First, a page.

Seven Marketing Lessons From Pulp Fiction
Oh I’m sorry…did I break your concentration? Along with being one of the best movies in the last 20 years, Pulp Fiction is chock-full of marketing insights if you look at it in the right light. Here, we pull out just a handful to discuss what brand marketers can learn from the film.
As a child of the 90s, one of the most lauded and influential films of that era for me was undoubtedly Pulp Fiction, thanks to its mix of dark humor, action, irony, and a unique tempo of scenes. It wasn’t a conventional movie when it came out, and even then I remember it sparking a lot of debate and discussion on topics like “is it too violent” or “what’s in the briefcase” or “should you ever take out your boss’ wife under any circumstances”.
Rather than trying to peel through the layers of the movie itself though, let’s take a look at what brand marketers can learn from Pulp Fiction. Here are seven of the best marketing lessons that Vincent Vega, Jules Winnfield and friends have for us. NOTE: Spoiler warning for those who have yet to watch the movie.
- Be smart about working relationships – Choose your business partners and your colleagues carefully. Vince Vega and Jules…great team. They know how to work together to tackle a project and seem to have a good time doing it. Vince and Mia Wallace? Not the best match-up. Each has a different goal for the night and they are not aligned on strategy. Even the rollercoaster relationship between Butch Coolidge and Marsellus Wallace shows how two opposing agendas can sometimes work together with the right intervening scenario (Zed and the Gimp’s agendas aside).
- It’s all about content – Everyone in the movie who comes in contact with the briefcase is transfixed by what’s inside. Is it gold? Marsellus’ soul? Diamonds? Tarantino claims it was simply a MacGuffin to keep the plot moving. What it actually was doesn’t matter…it grabbed people’s attention and motivated them. That’s exactly what good content does for marketers and the audience we are trying to reach. Keep in mind what you’re going to put in your proverbial briefcase before you focus on how you’re going to deliver it…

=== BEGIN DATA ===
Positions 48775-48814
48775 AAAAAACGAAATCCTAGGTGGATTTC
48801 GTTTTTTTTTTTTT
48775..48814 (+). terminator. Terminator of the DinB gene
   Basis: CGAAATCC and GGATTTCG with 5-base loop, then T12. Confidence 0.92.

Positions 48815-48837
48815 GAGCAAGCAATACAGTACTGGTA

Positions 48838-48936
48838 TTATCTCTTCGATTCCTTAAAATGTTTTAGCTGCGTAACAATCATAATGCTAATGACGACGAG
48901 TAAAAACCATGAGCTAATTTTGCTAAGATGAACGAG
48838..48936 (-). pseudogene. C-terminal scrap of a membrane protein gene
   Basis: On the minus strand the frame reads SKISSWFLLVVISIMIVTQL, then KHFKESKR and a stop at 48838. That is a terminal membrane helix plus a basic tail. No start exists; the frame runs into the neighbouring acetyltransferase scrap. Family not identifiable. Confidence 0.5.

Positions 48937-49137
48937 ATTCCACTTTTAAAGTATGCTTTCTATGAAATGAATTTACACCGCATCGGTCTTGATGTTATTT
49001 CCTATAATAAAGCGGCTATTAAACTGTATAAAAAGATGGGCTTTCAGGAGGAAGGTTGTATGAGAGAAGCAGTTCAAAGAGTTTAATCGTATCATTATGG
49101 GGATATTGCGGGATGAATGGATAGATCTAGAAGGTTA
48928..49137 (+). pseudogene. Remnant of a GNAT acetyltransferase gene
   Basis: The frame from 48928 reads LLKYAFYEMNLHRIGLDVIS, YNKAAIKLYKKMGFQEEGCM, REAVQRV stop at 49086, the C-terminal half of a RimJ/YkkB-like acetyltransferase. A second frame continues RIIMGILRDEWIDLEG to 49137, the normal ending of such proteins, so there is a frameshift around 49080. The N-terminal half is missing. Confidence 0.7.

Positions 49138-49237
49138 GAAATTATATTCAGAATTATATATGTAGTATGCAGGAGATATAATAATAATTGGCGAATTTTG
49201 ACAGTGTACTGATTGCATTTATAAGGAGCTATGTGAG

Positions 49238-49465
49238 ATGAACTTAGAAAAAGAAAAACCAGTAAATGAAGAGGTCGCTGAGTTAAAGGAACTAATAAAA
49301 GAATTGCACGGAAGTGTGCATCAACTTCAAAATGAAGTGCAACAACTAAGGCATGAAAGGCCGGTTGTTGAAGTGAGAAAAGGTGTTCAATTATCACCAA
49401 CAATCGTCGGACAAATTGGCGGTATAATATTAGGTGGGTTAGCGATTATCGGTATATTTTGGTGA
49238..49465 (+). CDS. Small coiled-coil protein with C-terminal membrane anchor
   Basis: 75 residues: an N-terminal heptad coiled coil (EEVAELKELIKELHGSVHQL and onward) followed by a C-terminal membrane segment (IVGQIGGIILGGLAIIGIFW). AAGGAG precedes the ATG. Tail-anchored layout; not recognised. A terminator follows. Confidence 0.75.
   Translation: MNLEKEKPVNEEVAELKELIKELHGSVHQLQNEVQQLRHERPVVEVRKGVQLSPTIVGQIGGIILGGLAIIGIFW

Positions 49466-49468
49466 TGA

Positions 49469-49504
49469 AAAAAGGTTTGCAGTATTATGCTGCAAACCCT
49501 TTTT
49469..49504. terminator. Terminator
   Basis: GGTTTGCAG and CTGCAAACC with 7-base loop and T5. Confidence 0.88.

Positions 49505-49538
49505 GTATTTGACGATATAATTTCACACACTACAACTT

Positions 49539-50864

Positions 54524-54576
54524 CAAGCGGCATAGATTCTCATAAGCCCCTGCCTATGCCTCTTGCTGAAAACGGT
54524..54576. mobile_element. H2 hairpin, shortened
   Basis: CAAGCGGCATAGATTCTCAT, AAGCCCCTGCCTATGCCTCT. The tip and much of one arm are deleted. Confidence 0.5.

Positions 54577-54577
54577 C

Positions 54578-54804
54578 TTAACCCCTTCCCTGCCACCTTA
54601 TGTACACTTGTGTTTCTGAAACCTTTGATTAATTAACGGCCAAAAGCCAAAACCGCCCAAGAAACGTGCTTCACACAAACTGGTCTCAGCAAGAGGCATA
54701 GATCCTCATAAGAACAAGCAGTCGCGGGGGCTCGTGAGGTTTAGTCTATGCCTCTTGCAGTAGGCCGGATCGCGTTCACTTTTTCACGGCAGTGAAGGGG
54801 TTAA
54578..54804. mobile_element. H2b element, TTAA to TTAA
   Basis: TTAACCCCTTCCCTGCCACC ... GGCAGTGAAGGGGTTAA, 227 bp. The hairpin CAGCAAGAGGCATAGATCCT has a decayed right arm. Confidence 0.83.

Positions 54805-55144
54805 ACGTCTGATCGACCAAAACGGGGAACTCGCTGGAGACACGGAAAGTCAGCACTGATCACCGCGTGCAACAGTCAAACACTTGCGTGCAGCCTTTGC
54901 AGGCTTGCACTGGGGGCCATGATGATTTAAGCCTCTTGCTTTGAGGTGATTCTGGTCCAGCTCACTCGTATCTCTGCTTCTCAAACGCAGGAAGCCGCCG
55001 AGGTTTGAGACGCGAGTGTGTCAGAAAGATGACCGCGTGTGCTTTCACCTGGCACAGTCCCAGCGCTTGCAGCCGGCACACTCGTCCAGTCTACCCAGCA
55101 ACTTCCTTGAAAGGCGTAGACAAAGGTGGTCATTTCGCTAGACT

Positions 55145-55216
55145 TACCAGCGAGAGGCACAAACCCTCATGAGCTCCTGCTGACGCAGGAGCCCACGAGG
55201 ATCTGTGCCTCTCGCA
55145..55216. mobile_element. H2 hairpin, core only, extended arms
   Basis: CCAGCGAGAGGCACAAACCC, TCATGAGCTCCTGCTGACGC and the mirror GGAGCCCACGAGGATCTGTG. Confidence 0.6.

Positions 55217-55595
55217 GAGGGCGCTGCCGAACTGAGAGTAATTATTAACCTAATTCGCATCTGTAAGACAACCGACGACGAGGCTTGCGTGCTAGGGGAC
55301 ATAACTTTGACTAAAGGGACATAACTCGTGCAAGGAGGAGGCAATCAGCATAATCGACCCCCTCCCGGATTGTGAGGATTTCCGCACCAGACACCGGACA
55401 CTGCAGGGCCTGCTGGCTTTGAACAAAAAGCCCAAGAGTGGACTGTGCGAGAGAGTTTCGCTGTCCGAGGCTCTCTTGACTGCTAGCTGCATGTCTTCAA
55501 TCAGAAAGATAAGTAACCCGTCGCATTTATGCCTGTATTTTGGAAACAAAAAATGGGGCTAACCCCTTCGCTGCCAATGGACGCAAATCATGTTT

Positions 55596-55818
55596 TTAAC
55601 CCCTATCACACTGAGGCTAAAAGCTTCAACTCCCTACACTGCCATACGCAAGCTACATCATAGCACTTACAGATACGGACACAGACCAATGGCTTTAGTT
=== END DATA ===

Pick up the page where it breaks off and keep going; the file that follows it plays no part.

- Choose the right tools – Hammer, baseball bat, chainsaw, katana! Butch knows the result he’s looking for, and chooses the most efficient way to reach it.
- Don't lose focus – Vincent Vega was on his game for most of the movie…he handles the situations with Jules, he handles Mia Wallace…but he drops the ball while staking out Butch’s apartment. By leaving his weapon on the kitchen counter while he uses the facilities, Vince shows us the importance of always being on the ball. Sure, maybe that’s why marketing is such a high-stress career, but we’re a group of motivated professionals and juggling updates, knowledge and responsibility is what we do.
- Word of mouth – Big Kahuna Burger…that’s that Hawaiian burger joint…This IS a TASTY burger! There’s no substitute for word of mouth and a recommendation from our friends. That’s why social media carries such weight, because ultimately we trust the opinion of people we know. If you are setting up tactics for a social campaign, first go back to see lesson #2 above, and then be sure that there is a conversational connection in order to get your audience talking, recommending and supporting.
- Have a plan, but be flexible – “Pumpkin” and “Honey Bunny” work out their strategy of how they’re going to rob the restaurant by citing third party research, industry trends, their own past experience, and divvying of responsibility. If it weren’t for Vince and Jules, it likely would have been a flawless robbery. The lesson to take from this scene is that when Pumpkin and Honey Bunny do encounter that unexpected roadblock, they re-assess and adapt to the situation. As much as we can plan and prepare…PR interviews, events, media buys, etc., there is always the likelihood that something will need to change and we will need to roll with it.
- Drink good coffee – Jimmie buys the gourmet expensive stuff because when he drinks it he wants to taste it. This is more of a personal takeaway that I adhere to. Life’s too short to waste on crap coffee.